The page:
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C preprocessor

P: 2
I was told C preprocessor "#define arg1 agr2" would do a text replacement - arg1 string with arg2....

I wrote a few lines of code as follows:

#include "stdio.h"
#define PRNT(v,x) printf("x = %v\n", x)

main() {
int i = 5;
PRNT(d, i);
return 0;
}

I expected that after the preprocessing step, the program would become

main() {
int i = 5;
printf("i = %d\n", i);
return 0;
}

and it should print
i = 5

but the preprocessor #define did not work as expected! - the program printed

i = %v

???? Why does C behave that way? What didn't I understand? Please help
Thanks
EE02IU
P.S. I used Borland C++ 4.52
Oct 2 '06 #1
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Banfa
Expert Mod 5K+
P: 8,916
I was told C preprocessor "#define arg1 agr2" would do a text replacement - arg1 string with arg2....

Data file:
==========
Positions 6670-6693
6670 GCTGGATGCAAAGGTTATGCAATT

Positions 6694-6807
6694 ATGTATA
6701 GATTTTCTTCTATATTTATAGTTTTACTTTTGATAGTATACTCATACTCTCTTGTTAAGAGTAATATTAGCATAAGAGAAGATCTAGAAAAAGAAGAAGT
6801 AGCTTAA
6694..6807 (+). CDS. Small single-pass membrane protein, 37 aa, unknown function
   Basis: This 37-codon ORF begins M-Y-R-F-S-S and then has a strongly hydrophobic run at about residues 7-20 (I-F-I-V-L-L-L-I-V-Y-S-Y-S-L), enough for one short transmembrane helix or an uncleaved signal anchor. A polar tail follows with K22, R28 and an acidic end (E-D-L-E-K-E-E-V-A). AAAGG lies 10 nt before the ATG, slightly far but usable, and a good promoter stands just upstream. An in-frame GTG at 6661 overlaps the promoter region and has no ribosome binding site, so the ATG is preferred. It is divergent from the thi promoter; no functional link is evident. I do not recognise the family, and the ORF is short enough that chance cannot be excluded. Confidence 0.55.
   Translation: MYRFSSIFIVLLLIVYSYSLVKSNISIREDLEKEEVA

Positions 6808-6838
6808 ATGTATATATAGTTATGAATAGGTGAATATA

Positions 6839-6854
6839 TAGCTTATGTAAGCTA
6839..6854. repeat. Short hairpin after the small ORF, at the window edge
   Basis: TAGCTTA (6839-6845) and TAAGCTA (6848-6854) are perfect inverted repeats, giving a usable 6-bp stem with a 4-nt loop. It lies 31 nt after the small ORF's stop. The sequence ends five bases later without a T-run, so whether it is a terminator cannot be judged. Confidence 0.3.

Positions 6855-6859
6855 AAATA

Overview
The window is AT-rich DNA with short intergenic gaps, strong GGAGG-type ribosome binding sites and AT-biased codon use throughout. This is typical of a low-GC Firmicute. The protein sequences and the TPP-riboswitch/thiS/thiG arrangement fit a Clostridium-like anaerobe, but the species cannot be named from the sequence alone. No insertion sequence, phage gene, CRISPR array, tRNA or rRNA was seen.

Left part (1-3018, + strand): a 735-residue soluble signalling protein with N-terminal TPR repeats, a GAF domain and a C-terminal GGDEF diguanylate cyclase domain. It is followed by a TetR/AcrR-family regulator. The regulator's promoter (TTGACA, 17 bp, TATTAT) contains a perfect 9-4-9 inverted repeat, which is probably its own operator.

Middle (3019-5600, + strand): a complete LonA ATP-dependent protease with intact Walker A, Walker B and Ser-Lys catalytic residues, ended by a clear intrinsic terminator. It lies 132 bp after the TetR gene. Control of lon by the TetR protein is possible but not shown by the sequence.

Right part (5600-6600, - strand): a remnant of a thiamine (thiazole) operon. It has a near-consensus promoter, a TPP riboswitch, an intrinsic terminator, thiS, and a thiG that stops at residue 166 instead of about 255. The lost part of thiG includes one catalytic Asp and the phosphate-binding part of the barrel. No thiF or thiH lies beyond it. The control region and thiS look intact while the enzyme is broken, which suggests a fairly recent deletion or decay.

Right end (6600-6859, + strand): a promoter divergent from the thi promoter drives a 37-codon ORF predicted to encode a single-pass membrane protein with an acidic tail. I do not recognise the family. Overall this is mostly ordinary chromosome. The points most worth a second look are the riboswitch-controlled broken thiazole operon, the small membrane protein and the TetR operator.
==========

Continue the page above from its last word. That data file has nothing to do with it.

I wrote a few lines of code as follows:

#include "stdio.h"
#define PRNT(v,x) printf("x = %v\n", x)

main() {
int i = 5;
PRNT(d, i);
return 0;
}
a #defined symbol (PRNT in your case) is used for a text replacement...

except inside strings, the contents of strings are not parsed by the pre-processor for the replacement of #defined symbols

However you can achieve what you want like this

Expand|Select|Wrap|Line Numbers
  1. #define PRNT(v,x)   printf("x = %" #v "\n", x)
  2.  
This makes use of the following 2 features onf the C language

1. Separate strings seperated only by white space are concatinated by the C compiler, for instance

Expand|Select|Wrap|Line Numbers
  1.   printf("H"
  2.       "ell"
  3.       "o Wor"
  4.       "ld\n");
  5.  
outputs

Hello World

This is useful if you have very long strings as you don't have to fit them on one line, or for laying out multiline messages as you can put different output lines on different source lines

2. The preprocessor stringizing token #. #v is iterpreted by the preprocessor as a string containing whatever is in the parameter v
Oct 2 '06 #2

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